Looking back, Shamshad says, "I really don't know how I got into films. I had no training or encouragement at home. But I had been singing as
far back as I can remember. When I joined school in Lahore, we used to sing a prayer before our classes started. All of us sang in chorus. One day the principal announced that there was one voice that stood out among the rest. It was me. I was made to stand on a school bench and
lead the school prayer after that. It was my first public exposure."

There was not a single big name she didn't work for in Bombay. Leading music composers like Naushad Ali, Anil Biswas Sajjad Khan, C ramchandra, Chitragupt, Shankar-Jaikishen snapped her up. She sang for practically all of Mehboob Khan's films.
Naushad got her to sing for as many as 19 super hit films. Who can forget the beautiful songs from Aan, Leader, Mela, Shahjehan and so
on? Chhod babul ka ghar (from Aan) remains the favourite bidaai song till today.

Shamshad sang for S D Burman's first Filmistan movie Shehnai. The song, Yeh duniya roop ki chor catapulated him to the top rung of
composers. He made Shamshad sing this song in 12 different ways symbolising the 12 months.

She had already sung in over 50 films before she came to Bombay, so she was always treated with awe. Says her daughter Usha, "Mummy
was always very mature in dealing with people. There was nothing flighty or silly about her. She was also very principled. She never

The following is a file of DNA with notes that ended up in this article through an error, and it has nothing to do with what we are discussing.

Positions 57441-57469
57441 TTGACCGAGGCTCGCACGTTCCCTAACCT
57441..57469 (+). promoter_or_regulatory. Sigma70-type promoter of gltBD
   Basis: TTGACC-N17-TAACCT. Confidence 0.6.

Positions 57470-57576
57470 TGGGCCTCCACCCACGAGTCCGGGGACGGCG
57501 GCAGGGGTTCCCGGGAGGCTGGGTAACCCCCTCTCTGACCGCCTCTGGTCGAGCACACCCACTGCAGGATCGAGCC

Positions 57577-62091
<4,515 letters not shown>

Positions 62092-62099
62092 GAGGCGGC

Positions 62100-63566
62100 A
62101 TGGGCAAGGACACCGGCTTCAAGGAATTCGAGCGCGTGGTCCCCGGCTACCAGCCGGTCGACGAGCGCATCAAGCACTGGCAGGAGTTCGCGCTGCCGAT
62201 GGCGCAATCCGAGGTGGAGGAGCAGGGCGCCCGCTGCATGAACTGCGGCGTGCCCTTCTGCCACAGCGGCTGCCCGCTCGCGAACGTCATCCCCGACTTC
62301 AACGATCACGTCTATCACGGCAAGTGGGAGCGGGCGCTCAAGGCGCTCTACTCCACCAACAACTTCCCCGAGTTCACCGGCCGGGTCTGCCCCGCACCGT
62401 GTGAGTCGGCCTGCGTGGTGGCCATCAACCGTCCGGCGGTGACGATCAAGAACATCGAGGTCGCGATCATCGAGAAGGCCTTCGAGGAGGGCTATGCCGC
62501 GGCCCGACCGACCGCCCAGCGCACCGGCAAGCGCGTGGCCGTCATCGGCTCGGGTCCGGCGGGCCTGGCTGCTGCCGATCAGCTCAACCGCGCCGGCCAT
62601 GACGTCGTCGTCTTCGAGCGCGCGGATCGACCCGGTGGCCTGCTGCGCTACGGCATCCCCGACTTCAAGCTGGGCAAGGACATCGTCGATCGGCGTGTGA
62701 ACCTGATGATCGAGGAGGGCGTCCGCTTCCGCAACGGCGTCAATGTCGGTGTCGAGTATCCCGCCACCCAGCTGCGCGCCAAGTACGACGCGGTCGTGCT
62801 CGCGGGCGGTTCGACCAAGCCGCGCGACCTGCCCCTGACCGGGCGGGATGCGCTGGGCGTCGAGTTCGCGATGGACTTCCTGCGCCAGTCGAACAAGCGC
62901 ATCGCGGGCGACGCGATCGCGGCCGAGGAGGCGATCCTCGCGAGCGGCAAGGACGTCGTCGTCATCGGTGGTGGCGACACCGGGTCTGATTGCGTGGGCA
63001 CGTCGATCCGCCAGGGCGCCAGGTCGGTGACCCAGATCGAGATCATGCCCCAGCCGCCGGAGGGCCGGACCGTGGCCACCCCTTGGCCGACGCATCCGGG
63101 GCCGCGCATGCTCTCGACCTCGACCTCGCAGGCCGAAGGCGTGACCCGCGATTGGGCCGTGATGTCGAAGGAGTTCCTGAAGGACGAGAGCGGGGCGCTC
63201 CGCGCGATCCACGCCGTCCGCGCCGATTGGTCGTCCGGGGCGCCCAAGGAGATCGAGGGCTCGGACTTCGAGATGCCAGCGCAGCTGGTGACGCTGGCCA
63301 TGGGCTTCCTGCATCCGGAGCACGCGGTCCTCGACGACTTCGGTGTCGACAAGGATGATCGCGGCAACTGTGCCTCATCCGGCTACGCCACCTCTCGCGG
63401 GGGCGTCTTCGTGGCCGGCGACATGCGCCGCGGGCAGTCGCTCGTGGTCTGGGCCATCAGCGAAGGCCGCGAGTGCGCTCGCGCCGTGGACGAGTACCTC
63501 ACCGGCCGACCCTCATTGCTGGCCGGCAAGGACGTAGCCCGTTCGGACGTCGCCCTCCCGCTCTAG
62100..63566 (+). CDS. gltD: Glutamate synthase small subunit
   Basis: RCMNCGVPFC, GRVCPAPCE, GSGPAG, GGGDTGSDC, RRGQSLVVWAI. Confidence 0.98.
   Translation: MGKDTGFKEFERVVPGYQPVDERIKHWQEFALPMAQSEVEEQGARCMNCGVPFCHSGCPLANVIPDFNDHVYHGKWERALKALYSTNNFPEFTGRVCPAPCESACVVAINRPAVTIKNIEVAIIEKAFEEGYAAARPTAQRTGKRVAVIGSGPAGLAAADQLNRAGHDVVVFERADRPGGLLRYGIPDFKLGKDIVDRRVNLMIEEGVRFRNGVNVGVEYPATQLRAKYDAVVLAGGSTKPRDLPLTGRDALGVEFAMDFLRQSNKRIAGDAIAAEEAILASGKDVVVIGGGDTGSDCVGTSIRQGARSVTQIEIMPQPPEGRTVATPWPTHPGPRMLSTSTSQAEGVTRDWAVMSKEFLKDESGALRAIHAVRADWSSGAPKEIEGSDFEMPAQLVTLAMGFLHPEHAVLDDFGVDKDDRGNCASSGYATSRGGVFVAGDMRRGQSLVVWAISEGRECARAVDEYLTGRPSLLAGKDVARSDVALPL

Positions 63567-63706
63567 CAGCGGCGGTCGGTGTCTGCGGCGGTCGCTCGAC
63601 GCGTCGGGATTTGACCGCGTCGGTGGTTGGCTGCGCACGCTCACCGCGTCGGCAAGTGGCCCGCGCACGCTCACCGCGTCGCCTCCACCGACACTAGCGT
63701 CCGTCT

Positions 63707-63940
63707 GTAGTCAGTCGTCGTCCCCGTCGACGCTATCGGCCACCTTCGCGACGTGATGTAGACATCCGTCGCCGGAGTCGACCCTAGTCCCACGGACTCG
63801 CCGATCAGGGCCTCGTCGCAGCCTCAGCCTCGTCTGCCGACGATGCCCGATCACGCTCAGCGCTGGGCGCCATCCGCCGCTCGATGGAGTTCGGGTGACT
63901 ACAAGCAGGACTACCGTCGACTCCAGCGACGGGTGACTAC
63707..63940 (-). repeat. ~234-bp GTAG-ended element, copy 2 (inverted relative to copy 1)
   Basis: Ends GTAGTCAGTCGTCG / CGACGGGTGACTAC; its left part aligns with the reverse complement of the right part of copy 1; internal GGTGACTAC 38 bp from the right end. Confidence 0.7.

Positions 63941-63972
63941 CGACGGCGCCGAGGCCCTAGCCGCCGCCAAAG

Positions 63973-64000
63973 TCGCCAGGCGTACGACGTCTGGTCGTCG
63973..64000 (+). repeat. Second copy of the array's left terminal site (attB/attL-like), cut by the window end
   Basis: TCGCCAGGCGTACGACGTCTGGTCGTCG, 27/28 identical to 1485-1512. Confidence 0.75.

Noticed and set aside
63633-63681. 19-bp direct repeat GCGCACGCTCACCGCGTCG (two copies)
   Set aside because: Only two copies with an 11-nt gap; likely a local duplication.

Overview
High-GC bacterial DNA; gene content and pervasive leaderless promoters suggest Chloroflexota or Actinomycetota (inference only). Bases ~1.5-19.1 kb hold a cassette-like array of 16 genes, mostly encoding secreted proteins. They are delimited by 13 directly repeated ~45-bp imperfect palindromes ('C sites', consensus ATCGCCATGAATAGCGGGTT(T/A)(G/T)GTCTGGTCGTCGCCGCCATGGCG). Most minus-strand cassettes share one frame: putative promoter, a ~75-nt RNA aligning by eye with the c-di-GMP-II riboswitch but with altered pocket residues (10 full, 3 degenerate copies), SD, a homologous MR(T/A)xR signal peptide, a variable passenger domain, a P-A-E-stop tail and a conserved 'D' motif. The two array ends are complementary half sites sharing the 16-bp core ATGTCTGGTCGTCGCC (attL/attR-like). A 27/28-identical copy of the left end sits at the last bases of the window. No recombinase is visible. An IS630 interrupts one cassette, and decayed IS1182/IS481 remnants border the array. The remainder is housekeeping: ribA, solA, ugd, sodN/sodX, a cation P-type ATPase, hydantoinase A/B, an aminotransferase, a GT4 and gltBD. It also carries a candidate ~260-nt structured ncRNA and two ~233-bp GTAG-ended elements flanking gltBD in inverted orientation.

compromised on her work, never cancelled dates, never acted starry even at the peak of her career. She spoke formally to people, discussed
her work and returned home. Throughout her career she remained an artiste, never did she become a businesswoman cultivating people in
order to get work."

The legendary singer talks about how music was made in those days. "Our songs were played and our producers earned money. Today, you
have to pay to get your songs played. I'll narrate an incident. When my songs became popular, Ghulam Haider got a hike in his payment. I
hesitantly asked him to give me a hike as well. He told me to approach Pancholi. So I went to Pancholi. He greeted me politely and asked me
to sit. When I told him what I had come for he immediately asked how much I wanted. I used to get Rs 100 for a song, so I asked for Rs 700.
He agreed. I was thrilled. Then he said, 'Even if you'd asked me for Rs 2000 even, I'd have agreed!' I told him to give it to me, but he replied, 'I'm a businessman first. I'll pay you what you asked for.' So that was that," she recalls.

Shamshad became a legend very early in life and her generosity was even more legendary. Her magnanimity, non-assertive nature and
professional approach earned her the fond nickname 'appa' in the film industry.

But unfortunately, Shamshad's life became a series of generous gestures, to the extent that sometimes composers used her to get a platform before moving on to other singers. Madan Mohan, who had beseeched her to sing for his debut film Aankhen, turned to Lata Mangeshkar, O P Nayyar, who just couldn't compose without her at one time (Aasman, CID, Aar Paar) focussed his attention on Asha Bhosle.

During this time, Shamshad's faith in God stood her in good stead. It never occurred to her to cultivate composers or appoint agents to do
her work. She maintained her dignity and her professionalism throughout her career, preferring to go into oblivion if destiny willed it for her. Today, she speaks with the dignity of one who has emerged stronger.

Encouragement was something she never had. Shamshad, herself a Muslim, married G L Batto, a Punjabi lawyer. "When I got married, my
husband was just not the sort of man who would want his wife to sing but I made it a condition that I wouldn't quit. Thereafter, he didn't stop me, but when our daughter was born he was very strict with her. Though she too had a good voice, she was not allowed to train," rues
the mother.